Here are 9 famous actors from Austria died at 80:
Walter Slezak (May 3, 1902 Vienna-April 21, 1983 Flower Hill) also known as Walt Slezak was an Austrian actor. He had three children, Leo Slezak, Erika Slezak and Ingrid Slezak.
He died in suicide.
Walter Slezak began his acting career in the 1920s in Austria, where he performed on both stage and screen. In the 1930s, he moved to Germany and appeared in several popular films, including "The Three Musketeers" and "The Pied Piper of Hamelin."
Following the rise of the Nazi regime in Germany, Slezak fled to the United States in 1938. There, he continued his career as an actor and appeared in numerous Hollywood films, including "Lifeboat" (1944) and "The Inspector General" (1949). He also made appearances on television shows such as "The Twilight Zone" and "The Love Boat."
Outside of his acting career, Slezak was known for his love of sailing and was an accomplished sailor. He also had a keen interest in literature and was an avid reader.
Slezak's daughter, Erika Slezak, followed in his footsteps and became a successful actress, best known for her role on the daytime soap opera "One Life to Live."
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Otto Preminger (December 5, 1905 Vyzhnytsia-April 23, 1986 New York City) also known as Otto Ludwig Preminger or Otto the Ogre was an Austrian film director, actor, film producer and theatre director. He had three children, Erik Lee Preminger, Victoria Preminger and Mark Preminger.
He died caused by alzheimer's disease.
Preminger started his career in theatre, working as an actor and director in Vienna before moving to the US in the 1930s. He quickly made a name for himself in Hollywood, directing and producing several highly acclaimed films such as "Laura" (1944), "Anatomy of a Murder" (1959) and "Exodus" (1960). He was known for his progressive and controversial films which tackled topics such as drug addiction, sexual morality and political corruption. Preminger also had a reputation for being difficult to work with and earned the nickname "Otto the Ogre" for his tough and uncompromising style on set. In addition to his work in film, Preminger also directed plays on Broadway and served as President of the Screen Directors Guild.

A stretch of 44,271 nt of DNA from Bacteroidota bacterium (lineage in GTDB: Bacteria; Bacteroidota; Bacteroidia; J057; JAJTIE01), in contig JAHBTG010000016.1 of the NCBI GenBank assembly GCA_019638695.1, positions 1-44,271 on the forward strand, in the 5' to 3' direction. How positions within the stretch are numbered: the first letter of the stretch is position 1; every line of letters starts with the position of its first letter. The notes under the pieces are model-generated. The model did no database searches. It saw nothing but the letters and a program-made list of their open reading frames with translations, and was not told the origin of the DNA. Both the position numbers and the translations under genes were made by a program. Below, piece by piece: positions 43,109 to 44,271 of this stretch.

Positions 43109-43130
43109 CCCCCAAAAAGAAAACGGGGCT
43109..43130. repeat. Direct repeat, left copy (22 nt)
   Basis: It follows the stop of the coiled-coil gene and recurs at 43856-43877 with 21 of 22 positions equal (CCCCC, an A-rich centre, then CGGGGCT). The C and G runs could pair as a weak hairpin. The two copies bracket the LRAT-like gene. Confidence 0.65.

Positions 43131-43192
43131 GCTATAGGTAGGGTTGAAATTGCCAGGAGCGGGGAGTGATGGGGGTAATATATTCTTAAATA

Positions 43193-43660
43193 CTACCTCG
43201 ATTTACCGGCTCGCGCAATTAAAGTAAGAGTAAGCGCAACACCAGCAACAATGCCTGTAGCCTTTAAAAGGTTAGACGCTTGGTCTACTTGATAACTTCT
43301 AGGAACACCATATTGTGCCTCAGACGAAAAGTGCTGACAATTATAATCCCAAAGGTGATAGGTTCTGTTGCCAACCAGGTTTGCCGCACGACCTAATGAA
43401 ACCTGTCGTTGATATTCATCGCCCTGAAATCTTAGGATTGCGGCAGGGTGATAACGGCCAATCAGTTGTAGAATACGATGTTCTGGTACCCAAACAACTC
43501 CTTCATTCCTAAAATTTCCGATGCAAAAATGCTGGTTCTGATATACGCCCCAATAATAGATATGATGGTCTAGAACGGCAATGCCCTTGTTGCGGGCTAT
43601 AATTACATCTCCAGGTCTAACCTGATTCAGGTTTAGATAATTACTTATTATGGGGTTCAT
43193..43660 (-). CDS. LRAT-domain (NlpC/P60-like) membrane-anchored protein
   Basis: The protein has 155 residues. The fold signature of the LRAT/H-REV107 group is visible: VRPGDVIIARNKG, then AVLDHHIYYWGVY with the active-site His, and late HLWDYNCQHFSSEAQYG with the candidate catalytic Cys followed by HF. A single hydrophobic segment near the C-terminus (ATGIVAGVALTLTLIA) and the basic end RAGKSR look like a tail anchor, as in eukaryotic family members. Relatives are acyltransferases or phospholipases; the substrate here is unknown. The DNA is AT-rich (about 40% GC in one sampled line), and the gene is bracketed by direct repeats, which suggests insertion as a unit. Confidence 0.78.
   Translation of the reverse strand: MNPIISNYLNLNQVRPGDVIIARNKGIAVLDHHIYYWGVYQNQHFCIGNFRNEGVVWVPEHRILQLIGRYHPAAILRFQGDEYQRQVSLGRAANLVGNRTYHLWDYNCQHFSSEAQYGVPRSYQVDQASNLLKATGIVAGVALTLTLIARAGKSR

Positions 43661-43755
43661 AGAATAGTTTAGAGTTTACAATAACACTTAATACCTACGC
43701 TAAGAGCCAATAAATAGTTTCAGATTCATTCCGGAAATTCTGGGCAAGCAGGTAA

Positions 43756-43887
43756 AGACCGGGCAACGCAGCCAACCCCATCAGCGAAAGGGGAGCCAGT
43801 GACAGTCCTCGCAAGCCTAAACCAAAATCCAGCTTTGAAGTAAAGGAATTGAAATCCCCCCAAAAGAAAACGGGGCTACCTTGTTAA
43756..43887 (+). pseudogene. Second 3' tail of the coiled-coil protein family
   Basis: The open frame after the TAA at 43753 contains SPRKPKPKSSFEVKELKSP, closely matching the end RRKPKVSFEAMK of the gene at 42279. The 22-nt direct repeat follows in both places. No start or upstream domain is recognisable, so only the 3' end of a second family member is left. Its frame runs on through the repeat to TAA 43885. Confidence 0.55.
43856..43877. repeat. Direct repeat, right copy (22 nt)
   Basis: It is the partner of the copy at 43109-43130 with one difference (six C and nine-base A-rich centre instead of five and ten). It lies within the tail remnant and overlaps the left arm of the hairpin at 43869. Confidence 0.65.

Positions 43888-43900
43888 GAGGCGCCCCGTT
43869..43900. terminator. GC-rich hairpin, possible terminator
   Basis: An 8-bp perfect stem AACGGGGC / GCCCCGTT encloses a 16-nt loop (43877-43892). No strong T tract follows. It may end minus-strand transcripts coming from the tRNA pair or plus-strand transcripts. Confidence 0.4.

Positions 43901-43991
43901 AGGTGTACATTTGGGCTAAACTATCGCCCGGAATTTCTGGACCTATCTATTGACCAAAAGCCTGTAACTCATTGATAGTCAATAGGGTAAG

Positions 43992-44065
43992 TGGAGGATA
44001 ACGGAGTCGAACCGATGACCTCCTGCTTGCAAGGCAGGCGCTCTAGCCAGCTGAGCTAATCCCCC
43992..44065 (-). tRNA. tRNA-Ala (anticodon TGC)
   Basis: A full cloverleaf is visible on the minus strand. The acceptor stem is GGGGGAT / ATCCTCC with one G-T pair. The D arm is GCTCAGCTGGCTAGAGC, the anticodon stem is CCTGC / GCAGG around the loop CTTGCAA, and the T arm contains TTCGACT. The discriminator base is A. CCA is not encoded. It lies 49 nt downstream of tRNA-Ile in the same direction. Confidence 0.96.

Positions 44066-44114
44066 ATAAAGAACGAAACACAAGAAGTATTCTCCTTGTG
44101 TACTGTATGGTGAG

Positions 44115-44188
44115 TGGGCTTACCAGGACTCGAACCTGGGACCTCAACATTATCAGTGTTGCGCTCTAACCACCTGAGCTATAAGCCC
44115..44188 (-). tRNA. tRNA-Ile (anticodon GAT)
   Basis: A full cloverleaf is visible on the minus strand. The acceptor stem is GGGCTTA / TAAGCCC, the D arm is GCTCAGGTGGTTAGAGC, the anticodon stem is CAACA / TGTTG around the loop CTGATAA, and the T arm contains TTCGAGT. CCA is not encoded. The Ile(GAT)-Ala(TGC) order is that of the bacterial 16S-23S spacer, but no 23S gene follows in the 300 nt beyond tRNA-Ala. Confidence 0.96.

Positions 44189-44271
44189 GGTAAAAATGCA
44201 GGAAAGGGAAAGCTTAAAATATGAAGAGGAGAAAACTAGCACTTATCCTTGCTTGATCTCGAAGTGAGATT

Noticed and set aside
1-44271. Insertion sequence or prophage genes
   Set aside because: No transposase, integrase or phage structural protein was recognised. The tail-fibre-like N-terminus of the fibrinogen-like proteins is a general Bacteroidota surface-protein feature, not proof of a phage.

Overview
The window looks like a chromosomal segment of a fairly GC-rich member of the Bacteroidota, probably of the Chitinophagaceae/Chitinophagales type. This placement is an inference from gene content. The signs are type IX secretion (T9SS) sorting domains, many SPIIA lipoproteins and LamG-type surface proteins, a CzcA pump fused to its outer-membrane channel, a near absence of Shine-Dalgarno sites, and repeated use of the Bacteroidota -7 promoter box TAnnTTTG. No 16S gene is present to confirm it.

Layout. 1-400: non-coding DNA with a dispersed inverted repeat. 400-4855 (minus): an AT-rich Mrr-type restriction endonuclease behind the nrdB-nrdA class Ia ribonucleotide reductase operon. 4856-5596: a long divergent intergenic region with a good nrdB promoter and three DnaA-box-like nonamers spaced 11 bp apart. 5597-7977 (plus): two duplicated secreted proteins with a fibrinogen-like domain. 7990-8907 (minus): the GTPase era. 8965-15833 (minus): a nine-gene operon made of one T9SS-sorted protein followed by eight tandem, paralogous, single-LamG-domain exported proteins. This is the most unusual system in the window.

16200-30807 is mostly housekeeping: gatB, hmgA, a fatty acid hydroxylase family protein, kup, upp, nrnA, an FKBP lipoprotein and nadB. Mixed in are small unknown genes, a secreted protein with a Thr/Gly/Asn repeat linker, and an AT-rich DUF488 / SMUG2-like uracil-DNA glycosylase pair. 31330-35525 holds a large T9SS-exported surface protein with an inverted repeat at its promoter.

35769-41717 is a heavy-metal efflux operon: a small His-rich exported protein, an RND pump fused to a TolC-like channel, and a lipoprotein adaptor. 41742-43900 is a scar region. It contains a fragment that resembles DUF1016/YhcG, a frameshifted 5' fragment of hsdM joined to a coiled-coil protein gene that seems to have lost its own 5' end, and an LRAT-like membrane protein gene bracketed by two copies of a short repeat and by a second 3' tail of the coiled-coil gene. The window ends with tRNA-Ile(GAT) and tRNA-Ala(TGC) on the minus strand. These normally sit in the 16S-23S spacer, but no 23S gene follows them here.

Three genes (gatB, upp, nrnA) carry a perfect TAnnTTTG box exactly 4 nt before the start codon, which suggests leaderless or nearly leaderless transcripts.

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Bernhard Wicki (October 28, 1919 Sankt Pölten-January 3, 2000 Munich) also known as Bernard Wicki or Bernard Wicky was an Austrian film director, actor, screenwriter, photographer, television director and voice actor.
He died in heart failure.
Wicki began his career as an actor, appearing in over 60 films in Europe and the United States. He is best known for his directorial work, which often tackled sensitive political and social issues. In 1959, he directed the award-winning film "The Bridge," which depicted the last days of a group of German teenagers during World War II. He also directed the 1961 film "The Longest Day," a landmark war film that chronicled the D-Day invasion of Normandy. In addition to his film work, Wicki was also an accomplished photographer and published several books of his works. He was honored with numerous awards throughout his career, including the Order of Merit of the Federal Republic of Germany in 1977. Wicki was also noted for his humanitarian work, including his involvement with the Children's Aid organization, which provided aid to war-torn regions in the Middle East.
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Erik Frey (March 1, 1908 Vienna-September 2, 1988 Vienna) also known as Erik Viktor Laurenz Emil Frey or Eric Frey was an Austrian actor.
He began his acting career in the 1930s in Vienna and quickly became a prolific stage and film actor. He appeared in numerous Austrian and German films, including "Menschen im Hotel" (People at a Hotel) and "Ich Liebe Dich" (I Love You). Despite his success in film, Frey remained committed to the theater and performed in numerous productions throughout his career.
During World War II, Frey was drafted into the German army and served on the Eastern Front. After the war, he returned to Austria and continued his acting career. In the 1950s and 60s, he became a popular television actor, appearing in numerous Austrian TV shows and movies.
Frey was also a talented artist and photographer, and his work was exhibited in galleries throughout Europe. He was married several times and had three children. Erik Frey died in Vienna in 1988 at the age of 80.